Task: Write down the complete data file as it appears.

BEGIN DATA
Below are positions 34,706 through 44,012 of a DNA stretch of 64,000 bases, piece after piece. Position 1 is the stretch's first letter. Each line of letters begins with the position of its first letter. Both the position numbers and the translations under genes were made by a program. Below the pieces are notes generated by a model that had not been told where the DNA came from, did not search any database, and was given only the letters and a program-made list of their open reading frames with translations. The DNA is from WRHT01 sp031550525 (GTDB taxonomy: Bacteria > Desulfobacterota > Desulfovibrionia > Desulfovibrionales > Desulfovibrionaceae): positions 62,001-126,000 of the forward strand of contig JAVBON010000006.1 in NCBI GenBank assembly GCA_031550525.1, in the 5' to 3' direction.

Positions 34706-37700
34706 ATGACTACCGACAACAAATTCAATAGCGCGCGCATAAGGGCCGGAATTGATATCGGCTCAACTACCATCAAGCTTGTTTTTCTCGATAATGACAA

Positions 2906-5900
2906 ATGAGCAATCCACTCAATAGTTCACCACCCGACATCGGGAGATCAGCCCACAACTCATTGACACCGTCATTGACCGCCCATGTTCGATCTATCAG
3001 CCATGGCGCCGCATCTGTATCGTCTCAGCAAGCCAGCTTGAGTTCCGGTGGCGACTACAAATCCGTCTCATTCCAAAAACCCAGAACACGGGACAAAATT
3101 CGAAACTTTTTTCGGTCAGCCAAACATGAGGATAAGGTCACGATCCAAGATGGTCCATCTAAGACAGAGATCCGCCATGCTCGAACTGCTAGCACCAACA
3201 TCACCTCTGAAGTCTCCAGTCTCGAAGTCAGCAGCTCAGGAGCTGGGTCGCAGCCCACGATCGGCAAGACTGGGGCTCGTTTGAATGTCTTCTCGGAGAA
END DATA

Below are positions 34,706 through 44,012 of a DNA stretch of 64,000 bases, piece after piece. Position 1 is the stretch's first letter. Each line of letters begins with the position of its first letter. Both the position numbers and the translations under genes were made by a program. Below the pieces are notes generated by a model that had not been told where the DNA came from, did not search any database, and was given only the letters and a program-made list of their open reading frames with translations. The DNA is from WRHT01 sp031550525 (GTDB taxonomy: Bacteria > Desulfobacterota > Desulfovibrionia > Desulfovibrionales > Desulfovibrionaceae): positions 62,001-126,000 of the forward strand of contig JAVBON010000006.1 in NCBI GenBank assembly GCA_031550525.1, in the 5' to 3' direction.

Positions 34706-37700
34706 ATGACTACCGACAACAAATTCAATAGCGCGCGCATAAGGGCCGGAATTGATATCGGCTCAACTACCATCAAGCTTGTTTTTCTCGATAATGACAA

Positions 2906-5900
2906 ATGAGCAATCCACTCAATAGTTCACCACCCGACATCGGGAGATCAGCCCACAACTCATTGACACCGTCATTGACCGCCCATGTTCGATCTATCAG
3001 CCATGGCGCCGCATCTGTATCGTCTCAGCAAGCCAGCTTGAGTTCCGGTGGCGACTACAAATCCGTCTCATTCCAAAAACCCAGAACACGGGACAAAATT
3101 CGAAACTTTTTTCGGTCAGCCAAACATGAGGATAAGGTCACGATCCAAGATGGTCCATCTAAGACAGAGATCCGCCATGCTCGAACTGCTAGCACCAACA
3201 TCACCTCTGAAGTCTCCAGTCTCGAAGTCAGCAGCTCAGGAGCTGGGTCGCAGCCCACGATCGGCAAGACTGGGGCTCGTTTGAATGTCTTCTCGGAGAA